Frank Chimero on the struggle between the commons and commerce of the internet, and the spirituality of technology:
Most of our dream worlds are dystopias. One reason for this is that we feel technology is only producing commercial possibilities while neglecting or distorting the other essential parts of us. It’s not being very library-like. People have an easier time imagining how technology’s influence can go wrong. Our imaginations have a negative flair, and it’s always been this way.
I don’t quite agree with everything he says (the Center for Humane Technology’s survey methodology is worthless) but otherwise the essay is thoughtful and quietly optimistic.
Alex Pareene on the link between the profitability and ethics of newspapers in the Columbia Journalism Review:
In retrospect, it seems inevitable that American journalism’s professional norms around fairness and ethics emerged at a time when newspapers and magazines were good investments for normal financial reasons. Safe investments attract safe corporate investors. Corporations like clear standards of conduct and don’t like offending huge numbers of potential customers, which is how Yellow Journalism gave way to “All the News That’s Fit to Print” and the mainstream media as we knew it. The market played a big role in determining content. A big city paper could lean a little to the left or the right, but it couldn’t go full–John Birch or all–in Yippie without losing the thing that gave it power: monopolistic access to the eyeballs of the city’s literate adults.
Like the original game, Life is Strange: Before the Storm has baffling lapses in writing quality and yet remains an beautifully touching and earnest story. What Remains of Edith Finch is great, but there aren’t that many mostly-realistic games like LIS these days.
To celebrate The Space (an Arts Council/BBC-funded digital art body) being awarded £3 million to spend on 800 arts and culture organisations, here is my bridge-burning piece from three years ago on how they wasted ~£20m on laughably bad ‘digital art’.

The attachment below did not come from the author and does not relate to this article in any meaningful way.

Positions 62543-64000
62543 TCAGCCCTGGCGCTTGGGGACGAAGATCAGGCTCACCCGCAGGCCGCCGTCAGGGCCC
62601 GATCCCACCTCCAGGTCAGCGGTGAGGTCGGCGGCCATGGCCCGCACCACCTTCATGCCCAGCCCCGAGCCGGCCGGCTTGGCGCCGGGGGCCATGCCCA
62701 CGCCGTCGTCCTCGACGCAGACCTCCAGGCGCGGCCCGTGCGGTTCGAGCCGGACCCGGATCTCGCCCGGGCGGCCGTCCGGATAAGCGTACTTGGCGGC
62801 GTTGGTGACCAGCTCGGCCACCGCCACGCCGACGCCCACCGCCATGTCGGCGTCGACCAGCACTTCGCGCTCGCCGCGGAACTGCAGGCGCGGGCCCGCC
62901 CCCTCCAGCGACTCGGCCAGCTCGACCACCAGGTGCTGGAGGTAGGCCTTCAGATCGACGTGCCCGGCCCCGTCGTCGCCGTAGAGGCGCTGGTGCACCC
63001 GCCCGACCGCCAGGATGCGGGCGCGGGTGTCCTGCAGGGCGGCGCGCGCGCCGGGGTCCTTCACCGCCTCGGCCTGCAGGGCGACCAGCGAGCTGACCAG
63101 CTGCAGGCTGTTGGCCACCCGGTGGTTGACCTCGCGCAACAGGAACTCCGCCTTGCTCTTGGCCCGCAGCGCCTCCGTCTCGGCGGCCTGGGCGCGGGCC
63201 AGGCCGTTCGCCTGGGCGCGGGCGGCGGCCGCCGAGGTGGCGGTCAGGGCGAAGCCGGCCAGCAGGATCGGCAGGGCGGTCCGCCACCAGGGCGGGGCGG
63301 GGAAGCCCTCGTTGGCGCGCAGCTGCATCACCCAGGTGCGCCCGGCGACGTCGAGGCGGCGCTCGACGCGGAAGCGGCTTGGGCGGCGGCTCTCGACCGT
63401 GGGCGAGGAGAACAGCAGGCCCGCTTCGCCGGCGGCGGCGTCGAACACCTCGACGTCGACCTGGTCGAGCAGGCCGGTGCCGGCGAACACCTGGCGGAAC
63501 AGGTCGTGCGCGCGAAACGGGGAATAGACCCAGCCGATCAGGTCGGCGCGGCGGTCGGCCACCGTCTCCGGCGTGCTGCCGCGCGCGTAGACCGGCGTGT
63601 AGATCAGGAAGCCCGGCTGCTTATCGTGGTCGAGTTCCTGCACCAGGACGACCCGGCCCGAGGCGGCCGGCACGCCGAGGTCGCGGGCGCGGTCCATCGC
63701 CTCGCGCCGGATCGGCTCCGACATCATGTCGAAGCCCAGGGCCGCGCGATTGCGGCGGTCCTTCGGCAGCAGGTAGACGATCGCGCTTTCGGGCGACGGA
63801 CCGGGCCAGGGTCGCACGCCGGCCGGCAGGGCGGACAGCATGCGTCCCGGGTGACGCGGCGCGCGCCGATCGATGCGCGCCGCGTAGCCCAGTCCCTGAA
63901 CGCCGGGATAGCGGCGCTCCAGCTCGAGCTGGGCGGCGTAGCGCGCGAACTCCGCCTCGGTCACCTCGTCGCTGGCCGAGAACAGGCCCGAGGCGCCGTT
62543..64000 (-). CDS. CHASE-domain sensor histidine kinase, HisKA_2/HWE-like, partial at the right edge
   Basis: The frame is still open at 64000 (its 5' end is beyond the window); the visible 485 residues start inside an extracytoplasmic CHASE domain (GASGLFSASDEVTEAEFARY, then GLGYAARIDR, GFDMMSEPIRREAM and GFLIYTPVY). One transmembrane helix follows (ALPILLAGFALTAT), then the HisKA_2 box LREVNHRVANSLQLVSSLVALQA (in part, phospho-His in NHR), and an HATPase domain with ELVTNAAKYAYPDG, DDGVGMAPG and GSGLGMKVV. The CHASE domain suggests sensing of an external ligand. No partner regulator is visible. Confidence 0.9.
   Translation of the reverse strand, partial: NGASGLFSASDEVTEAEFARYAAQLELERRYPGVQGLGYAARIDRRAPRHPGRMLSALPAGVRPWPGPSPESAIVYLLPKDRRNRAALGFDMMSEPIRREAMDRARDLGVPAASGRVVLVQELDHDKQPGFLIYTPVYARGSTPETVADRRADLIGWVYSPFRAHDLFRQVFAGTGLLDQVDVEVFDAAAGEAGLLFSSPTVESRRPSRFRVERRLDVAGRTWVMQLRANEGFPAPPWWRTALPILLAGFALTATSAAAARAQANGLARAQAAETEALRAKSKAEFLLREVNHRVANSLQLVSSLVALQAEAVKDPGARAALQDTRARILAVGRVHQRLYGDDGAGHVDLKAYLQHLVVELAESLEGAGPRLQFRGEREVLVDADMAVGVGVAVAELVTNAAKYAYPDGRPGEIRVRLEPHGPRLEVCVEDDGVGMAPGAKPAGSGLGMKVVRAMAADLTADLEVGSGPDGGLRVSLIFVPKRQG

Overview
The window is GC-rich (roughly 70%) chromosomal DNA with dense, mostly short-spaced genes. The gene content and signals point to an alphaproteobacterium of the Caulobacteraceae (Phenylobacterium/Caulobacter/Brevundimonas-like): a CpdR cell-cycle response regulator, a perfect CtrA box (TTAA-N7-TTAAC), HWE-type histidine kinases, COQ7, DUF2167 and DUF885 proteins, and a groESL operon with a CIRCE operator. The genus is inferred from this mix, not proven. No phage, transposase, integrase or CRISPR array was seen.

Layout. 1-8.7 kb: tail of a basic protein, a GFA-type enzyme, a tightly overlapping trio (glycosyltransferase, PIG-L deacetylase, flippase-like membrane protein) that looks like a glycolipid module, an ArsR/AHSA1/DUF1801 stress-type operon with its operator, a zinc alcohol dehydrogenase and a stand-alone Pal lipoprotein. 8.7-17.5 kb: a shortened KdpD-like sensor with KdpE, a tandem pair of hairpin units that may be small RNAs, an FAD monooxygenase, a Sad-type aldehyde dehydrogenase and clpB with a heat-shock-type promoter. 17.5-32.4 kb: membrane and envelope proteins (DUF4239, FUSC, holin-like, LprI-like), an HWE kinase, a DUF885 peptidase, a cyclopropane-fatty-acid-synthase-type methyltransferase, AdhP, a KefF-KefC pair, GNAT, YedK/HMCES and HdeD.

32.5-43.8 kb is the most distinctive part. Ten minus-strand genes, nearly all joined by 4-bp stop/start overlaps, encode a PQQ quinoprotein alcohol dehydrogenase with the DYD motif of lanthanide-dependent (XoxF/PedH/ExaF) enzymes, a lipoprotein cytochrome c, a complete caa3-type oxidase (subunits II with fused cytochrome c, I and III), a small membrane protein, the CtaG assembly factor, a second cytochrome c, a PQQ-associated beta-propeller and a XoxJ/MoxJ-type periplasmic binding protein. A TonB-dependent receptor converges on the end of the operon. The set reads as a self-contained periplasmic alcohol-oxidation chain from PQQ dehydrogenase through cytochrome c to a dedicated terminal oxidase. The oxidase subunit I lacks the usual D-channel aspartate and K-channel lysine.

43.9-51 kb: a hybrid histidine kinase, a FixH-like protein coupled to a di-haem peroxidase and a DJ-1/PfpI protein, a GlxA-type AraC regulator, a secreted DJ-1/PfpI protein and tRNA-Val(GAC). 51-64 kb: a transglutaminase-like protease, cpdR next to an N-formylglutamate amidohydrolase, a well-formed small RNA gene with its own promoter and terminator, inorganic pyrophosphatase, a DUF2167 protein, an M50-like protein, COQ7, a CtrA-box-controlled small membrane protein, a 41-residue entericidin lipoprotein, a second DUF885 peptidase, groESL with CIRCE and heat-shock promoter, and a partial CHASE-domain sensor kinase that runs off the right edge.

Adam Greenfield has a good introduction to the scope and folly of China’s new tech-driven social credit score in The Atlantic. On Metafilter, he also remarked on how he was disappointed by constant responses of “it’s just like Black Mirror!”:
It makes me really sad that so much of the response to this piece has been, “Gee, it’s just like an episode of Black Mirror.” (The same thing happened with the new Boston Dynamics video the other day.) It’s really made me rethink the role of that show in the culture: how it works, what effects it has, what it does. It seems to me to be dulling our capacity for preventative disgust, in that we see something like social credit, or a military robot capable of operating in domestic environments, and nod and say, “Yeah, that’s some real Black Mirror shit right there, huh?” and go back to the thing we were doing before.
And that doesn’t, you’ll forgive me, seem like a superhealthy response. I’m not accusing anyone here if doing that, necessarily, just noticing how often the show is invoked as a kind of palliative or preemptive gesture of learned helplessness.
I don’t know that we can blame Black Mirror for learned helplessness, but a couple of episodes notwithstanding, the show’s utter dystopian nature combined with its outsize budgets and outsize audience has meant that we’re lacking in stories of hope and optimism.
Perhaps Black Mirror was an antidote to the techno-utopianism of the early days of Twitter and Facebook, but now we need an antidote to Black Mirror.
Hit me up with your Disneyworld recs! I’m going there – and Kennedy Space Center – in two days time…